"Melbourne - Queen City of the South"

Melbourne Gay & Lesbian History series



listen: SEAHORSE CLUB - 04:06 minutes



Over the years our sense of who is and isn't a part of our community has expanded pretty dramatically. But often people think that many of the newer inclusions reflect newly emerging groups (rather than a greater confidence and visibility among those marginalised for their sexuality).


In fact, Melbourne's Seahorse Club - a club for transgender people - is one of the oldest and most successful organisations within the queer community.


Like many community groups it made the shift from a social group to a support group to an activist group via many false starts and by pursuing many dead ends.


Seahorse was founded in 1975 as a social group for, as one (drunk) member put it once, 'blokes dressed as women'; although there are hints and clues that suggest a history going back to 1971 infrequent gatherings of three or four in a private home in the suburb of Kew - a venue remembered by some as Kew Castle.


It was in these early days, very much a social organisation - no rules, no constitution, no-one to record its history. Word of its existence circulated only by word of mouth. But in 1974 under the leadership of Karen, the group started to take off. More and more people got involved. Affairs were set on a much more business-like footing. Links with a Sydney organisation took things to a national level.


Seahorse and its members gradually gained the confidence to come out. Interviews on ABC radio and on Channel 9, public forums, a social at the Doncaster Shoppingtown Hotel and an outing to Betty Blokkbuster, Reg Livermore's outrageous stage show (starring the flamboyantly crossdressing Betty herself) ...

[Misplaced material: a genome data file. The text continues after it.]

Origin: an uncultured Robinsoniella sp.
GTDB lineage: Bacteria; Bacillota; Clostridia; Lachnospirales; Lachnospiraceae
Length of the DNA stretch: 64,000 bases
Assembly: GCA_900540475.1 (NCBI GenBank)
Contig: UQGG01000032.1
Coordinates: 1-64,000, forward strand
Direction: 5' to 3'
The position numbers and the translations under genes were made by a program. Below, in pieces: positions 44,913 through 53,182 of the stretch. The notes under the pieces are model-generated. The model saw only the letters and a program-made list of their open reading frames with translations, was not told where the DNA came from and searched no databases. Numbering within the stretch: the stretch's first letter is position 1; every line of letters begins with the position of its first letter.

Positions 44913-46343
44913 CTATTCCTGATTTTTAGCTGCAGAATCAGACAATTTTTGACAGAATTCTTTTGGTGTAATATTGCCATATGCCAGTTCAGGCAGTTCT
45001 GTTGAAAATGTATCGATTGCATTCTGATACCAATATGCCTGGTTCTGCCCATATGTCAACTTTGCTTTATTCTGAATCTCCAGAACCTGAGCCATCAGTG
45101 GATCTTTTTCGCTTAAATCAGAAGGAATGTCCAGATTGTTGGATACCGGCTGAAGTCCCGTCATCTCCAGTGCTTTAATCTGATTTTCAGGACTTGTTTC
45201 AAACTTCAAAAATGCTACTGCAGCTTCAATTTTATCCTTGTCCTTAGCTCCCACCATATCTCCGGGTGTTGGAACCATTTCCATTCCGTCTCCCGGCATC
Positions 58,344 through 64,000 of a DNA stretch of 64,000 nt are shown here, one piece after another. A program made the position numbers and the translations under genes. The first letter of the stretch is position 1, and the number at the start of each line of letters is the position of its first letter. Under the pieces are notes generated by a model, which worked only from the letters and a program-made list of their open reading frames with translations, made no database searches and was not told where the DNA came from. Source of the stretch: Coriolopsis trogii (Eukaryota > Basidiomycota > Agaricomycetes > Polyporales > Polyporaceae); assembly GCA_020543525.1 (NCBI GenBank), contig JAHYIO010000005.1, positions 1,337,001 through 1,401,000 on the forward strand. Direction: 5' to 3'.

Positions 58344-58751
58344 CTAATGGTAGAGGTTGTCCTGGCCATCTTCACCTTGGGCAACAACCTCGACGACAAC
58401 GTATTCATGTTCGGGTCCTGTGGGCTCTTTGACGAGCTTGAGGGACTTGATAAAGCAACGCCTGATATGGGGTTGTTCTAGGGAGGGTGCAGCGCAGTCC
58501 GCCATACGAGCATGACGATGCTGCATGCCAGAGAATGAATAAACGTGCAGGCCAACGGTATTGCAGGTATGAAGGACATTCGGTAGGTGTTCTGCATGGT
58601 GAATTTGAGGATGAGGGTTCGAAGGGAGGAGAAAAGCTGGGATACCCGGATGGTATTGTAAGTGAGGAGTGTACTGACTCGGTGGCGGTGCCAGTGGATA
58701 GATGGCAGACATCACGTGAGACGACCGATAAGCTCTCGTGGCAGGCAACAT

Betty Blokk Buster follies first opened in Sydney in 1975

In 1977 the big breakthrough - an invitation to appear on 'Ti's Pad', a popular daytime chat show. An invitation enthusiastically taken up by a whole group of 'the girls'.


Today the Seahorse Club is a fully-fledged member of the queer community, proudly claiming its place alongside other transgender groups. It participates in Midsumma carnival and played a role in Tnegotiating the Victorian Labor government's transgender anti-discrimination law of 2000.


It wasn't always thus. In its early years, Seahorse's cross-dressing members were very keen to distance themselves from the fledgling gay movement. The national organisation advertised itself in the leftie/counter-cultural newspaper the Nation Review as holding 'regular "femme" meetings with heterosexual members in all states'. And when the Victorian branch advertised itself it was usually in the racy and very hetero Australasian Post, rather than in the gay or lesbian press.


But by the early 1980s, the group's success was making it more and more confident. And of course, the emergence of a gay community ever more accepting of its own diversity, created a space for an organisation that was not gay at all but which shared many of the gay and lesbian community's needs for tolerance and acceptance.

  © text copyright Graham Willett, Australian Lesbian & Gay Archives 2002





Australian Lesbian & Gay Archives

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images: State Library of Victoria